Though far from perfect and somewhat Pyrrhic, it’s hard to find much to complain about when you open the season with a 30 to 17 road win over a division rival.
The Eagles beat Washington for the first time since 2014, almost three years to the day that Taylor Swift’s “Shake it Off” climbed to the top of the Billboard 100 charts. Five losses and 36 months later, Doug Pederson is getting a sideline Gatorade bath while Taylor drops some really weird shit.
Ironically, it was a questionable call that sealed the deal for the Birds, when Brandon Graham’s fourth quarter strip of Kirk Cousins was allowed to stand despite what I thought looked pretty damn close to a throwing motion. Cousins turned the ball over three times as the Skins’ offense generated just 264 yards at home.
1. Establishing momentum, then killing it
I loved the first play deep look for Torrey Smith, followed by a couple of confidence-boosting catches for Nelson Agholor. You saw a lot of that in the Week 1 college and NFL games, with coaches trying to establish rhythm and timing for their quarterbacks and receivers.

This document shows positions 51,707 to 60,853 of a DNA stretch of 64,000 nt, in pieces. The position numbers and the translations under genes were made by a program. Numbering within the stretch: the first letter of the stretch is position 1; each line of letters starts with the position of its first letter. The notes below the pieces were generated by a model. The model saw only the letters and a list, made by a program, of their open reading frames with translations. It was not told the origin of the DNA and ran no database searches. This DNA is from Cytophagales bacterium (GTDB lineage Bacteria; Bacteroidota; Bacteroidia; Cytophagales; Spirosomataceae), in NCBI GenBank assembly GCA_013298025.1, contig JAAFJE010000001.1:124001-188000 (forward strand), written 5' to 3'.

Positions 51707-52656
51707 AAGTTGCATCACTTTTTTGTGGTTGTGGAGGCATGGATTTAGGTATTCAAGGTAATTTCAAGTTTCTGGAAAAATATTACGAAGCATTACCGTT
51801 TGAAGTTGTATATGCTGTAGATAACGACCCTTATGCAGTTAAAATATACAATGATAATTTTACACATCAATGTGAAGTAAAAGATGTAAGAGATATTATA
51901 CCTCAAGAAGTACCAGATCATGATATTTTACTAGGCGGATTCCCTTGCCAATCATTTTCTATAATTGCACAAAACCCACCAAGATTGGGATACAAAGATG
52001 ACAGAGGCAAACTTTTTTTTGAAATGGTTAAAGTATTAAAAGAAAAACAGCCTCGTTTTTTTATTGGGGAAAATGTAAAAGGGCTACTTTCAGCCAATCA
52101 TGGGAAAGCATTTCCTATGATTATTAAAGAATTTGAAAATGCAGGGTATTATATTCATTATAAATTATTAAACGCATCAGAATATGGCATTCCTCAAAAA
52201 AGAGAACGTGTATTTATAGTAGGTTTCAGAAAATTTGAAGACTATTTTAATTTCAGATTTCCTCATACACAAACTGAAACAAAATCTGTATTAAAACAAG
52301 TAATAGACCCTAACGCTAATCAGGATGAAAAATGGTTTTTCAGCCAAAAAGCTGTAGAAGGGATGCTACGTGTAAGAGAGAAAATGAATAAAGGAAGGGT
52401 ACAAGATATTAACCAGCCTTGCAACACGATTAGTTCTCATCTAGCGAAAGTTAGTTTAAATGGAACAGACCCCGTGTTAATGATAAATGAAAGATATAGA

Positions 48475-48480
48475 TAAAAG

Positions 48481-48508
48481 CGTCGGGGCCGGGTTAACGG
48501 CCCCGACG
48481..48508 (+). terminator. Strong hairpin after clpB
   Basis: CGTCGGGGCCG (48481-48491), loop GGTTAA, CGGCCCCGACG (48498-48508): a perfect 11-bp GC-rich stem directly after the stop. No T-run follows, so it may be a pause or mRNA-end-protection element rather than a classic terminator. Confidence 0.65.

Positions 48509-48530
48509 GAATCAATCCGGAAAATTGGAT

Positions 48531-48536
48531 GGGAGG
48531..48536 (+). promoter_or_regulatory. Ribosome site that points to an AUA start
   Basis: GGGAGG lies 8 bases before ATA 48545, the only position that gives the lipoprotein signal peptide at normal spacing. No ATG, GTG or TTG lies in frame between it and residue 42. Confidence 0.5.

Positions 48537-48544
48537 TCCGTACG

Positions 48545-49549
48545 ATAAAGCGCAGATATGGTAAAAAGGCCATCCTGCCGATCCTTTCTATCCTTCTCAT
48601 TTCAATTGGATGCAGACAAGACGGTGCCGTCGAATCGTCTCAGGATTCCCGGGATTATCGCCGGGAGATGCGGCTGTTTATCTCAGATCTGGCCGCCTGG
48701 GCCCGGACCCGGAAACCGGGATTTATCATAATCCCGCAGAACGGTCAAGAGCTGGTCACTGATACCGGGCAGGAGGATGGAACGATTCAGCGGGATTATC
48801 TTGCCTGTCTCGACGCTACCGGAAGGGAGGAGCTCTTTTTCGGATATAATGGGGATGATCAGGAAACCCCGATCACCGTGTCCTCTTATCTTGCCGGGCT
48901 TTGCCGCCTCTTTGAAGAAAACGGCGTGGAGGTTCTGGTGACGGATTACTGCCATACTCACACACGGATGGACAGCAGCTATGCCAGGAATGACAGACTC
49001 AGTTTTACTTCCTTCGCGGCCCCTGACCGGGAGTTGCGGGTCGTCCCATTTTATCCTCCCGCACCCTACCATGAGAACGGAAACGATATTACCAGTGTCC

After the 58 yard touchdown pass to Agholor, Pederson then made one of his worst calls of the game with that motion/flat pass/bubble screen combination. Theoretically, I understand that you want to keep that momentum going and get the ball in Agholor’s hands again, but it ended up becoming a horrendous turnover after a really poor pass from Carson Wentz.
Also, take a look at Smith’s Odubel Herrera-esque effort in recovering the loose ball:
Not the time to get cute, that's on Doug pic.twitter.com/WfJ5e0O6SB
— The Bitter Birds (@AdrianFedkiw) September 10, 2017
For what it’s worth, this is what Pederson said post-game when asked about that play:
“It’s a run, and based on what the defense does, (Wentz) has the ability to throw it. Not talking about where he throws, but what Nelson (Agholor) does with the ball when he gets it.”
Whatever that meant.
In hindsight, Wentz does deserve a lot of blame for that sequence.
2. More blunt than Blount
LeGarrette Blount finished with 14 carries for 46 yards, averaging 3.3 per touch, with his longest run going seven yards.
His biggest contribution was actually in the passing game, with a one-yard touchdown catch to start the second quarter. It was the second TD reception of his ENTIRE career, coming off the heels of a 2016 season where he finished with just seven total catches.